On September 4–7, the United States Senate held hearings on the confirmation of Judge Brett Kavanaugh to the Supreme Court to replace outgoing Justice Anthony Kennedy. After the hearings, Kavanaugh was accused of sexually assaulting Christine Blasey Ford, a professor in clinical psychology at Palo Alto University, while they were both in high school. An additional hearing on this matter occurred on September 27. Other accusations were made by Deborah Ramirez and Julie Swetnick. The FBI investigated Kavanaugh again, finding no corroboration of these accusations. Kavanaugh was then confirmed to the Supreme Court on October 6. Ten observations on these events follow.
1. The entire spectacle was unnecessary. In July, Sen. Dianne Feinstein (D–CA) received a letter from Dr. Ford, who wished to remain anonymous, that Kavanaugh had sexually assaulted her in 1982. Rather than reveal this to other Senators then so that arrangements could be made to resolve the issue in a manner that was respectful of both Ford’s desire to remain anonymous and Kavanaugh’s reputation, she sat on this information until it was politically expedient to release. Republicans then made the mistake of treating this at face value rather than as a cynical political ploy. However, they did seem to learn the lesson once the other accusations came forward, but some political damage was already done.
2. None of the accusers are remotely credible. Of the three, Ford’s claims sounded the most believable, and it is quite possible either that someone else victimized her or that she has false memory syndrome. But she could not recall the time or place, and all of the people that she named as witnesses said that the party at which the alleged assault took place never happened. The difficulties and inconsistencies involved in getting Ford to testify before the Senate as well as in her other statements further discredit her accusations. A similar accusation from Ramirez concerning a drunken party at Yale was likewise unsupported by any witnesses or evidence. Taking the cake, of course, are Swetnick’s allegations of parties at which women were drugged and gang-raped. She claims to have gone to ten such parties, despite being aware of their nature. Upon questioning, she also could not name a corroborating witness; one person she named is deceased, two others say the events never happened, and another claims not to know Swetnick.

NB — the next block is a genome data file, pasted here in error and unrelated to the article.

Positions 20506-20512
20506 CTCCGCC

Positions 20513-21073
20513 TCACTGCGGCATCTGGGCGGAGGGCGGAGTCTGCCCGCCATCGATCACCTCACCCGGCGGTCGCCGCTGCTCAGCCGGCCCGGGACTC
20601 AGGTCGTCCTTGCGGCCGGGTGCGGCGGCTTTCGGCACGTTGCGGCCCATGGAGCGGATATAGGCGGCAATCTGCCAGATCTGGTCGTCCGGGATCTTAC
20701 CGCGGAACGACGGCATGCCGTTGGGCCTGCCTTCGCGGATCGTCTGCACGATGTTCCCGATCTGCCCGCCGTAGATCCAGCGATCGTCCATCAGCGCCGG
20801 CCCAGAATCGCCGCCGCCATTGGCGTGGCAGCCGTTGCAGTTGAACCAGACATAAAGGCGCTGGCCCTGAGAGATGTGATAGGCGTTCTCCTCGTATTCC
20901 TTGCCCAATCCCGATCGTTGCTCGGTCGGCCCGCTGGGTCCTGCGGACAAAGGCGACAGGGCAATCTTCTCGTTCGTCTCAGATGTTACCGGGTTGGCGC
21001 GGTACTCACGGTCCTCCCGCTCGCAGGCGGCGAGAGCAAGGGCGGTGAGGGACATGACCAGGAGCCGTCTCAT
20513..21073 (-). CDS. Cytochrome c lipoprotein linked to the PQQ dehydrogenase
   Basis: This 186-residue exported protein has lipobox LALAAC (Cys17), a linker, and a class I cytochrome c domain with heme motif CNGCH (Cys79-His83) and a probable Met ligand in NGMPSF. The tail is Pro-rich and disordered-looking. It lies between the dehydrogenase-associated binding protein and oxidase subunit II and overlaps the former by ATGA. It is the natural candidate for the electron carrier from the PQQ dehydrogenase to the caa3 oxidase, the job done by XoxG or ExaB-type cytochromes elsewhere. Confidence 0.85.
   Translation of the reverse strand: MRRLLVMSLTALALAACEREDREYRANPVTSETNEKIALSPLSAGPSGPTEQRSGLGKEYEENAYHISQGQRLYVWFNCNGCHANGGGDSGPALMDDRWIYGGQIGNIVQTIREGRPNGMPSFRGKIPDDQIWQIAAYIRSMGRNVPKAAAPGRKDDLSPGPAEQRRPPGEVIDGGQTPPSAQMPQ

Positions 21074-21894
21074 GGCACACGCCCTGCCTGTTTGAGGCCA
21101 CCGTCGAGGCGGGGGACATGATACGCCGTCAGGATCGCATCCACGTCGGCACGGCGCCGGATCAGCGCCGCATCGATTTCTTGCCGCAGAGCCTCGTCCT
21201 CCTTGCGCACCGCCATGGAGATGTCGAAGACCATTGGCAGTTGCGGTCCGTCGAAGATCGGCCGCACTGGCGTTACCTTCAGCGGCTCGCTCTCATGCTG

3. Democrats used this tactic because it worked on Roy Moore. Following President Trump’s appointment of Jeff Sessions as attorney general, there was a special election in Alabama on December 12, 2017 to fill Sessions’ vacated Senate seat. A few weeks before the election was held, nine women accused Moore of sexual misconduct in the late 1970s, some of whom were minors at the time of the alleged incidents. Moore claimed to know some of the women, but denied any wrongdoing. Trump stood with Moore, but few other Republicans did.[2,3] Democrat Doug Jones narrowly and unexpectedly defeated Moore, becoming the first Democrat to hold a US Senate seat in Alabama since 1992.
4. The contention that the presumption of innocence is only valid in a court of law is politically autistic at best. Several Senate Democrats defended their treatment of Kavanaugh by claiming that because the hearings are not a criminal trial, the standard of presumption of innocence need not apply. The most charitable interpretation, indeed the only one that does not assume active malice on their part, is that they are pathologically unable to understand context. The norm of innocent until proven guilty did not magically appear out of the ether, only to be found in courtrooms; it was developed in Western cultures in response to the horrors of witch hunts by morally panicked peasants and arbitrary punishments by despotic rulers. To ignore this is to risk the return of such practices, which is certainly malicious if one does understand the implications.
5. “Listen and believe” is religious nonsense. Many leftists claim to want a secular society based on reason and science. Indeed, the idea of designing and imposing the ideal social order by such means lies at the heart of progressive liberalism. But “listen and believe” rejects science, as it calls not only for belief in the absence of evidence, but belief despite all available evidence suggesting the opposing conclusion. This reveals progressivism as the religious faith that it is, especially given the number of Kavanaugh’s classmates who have spoken in his favor.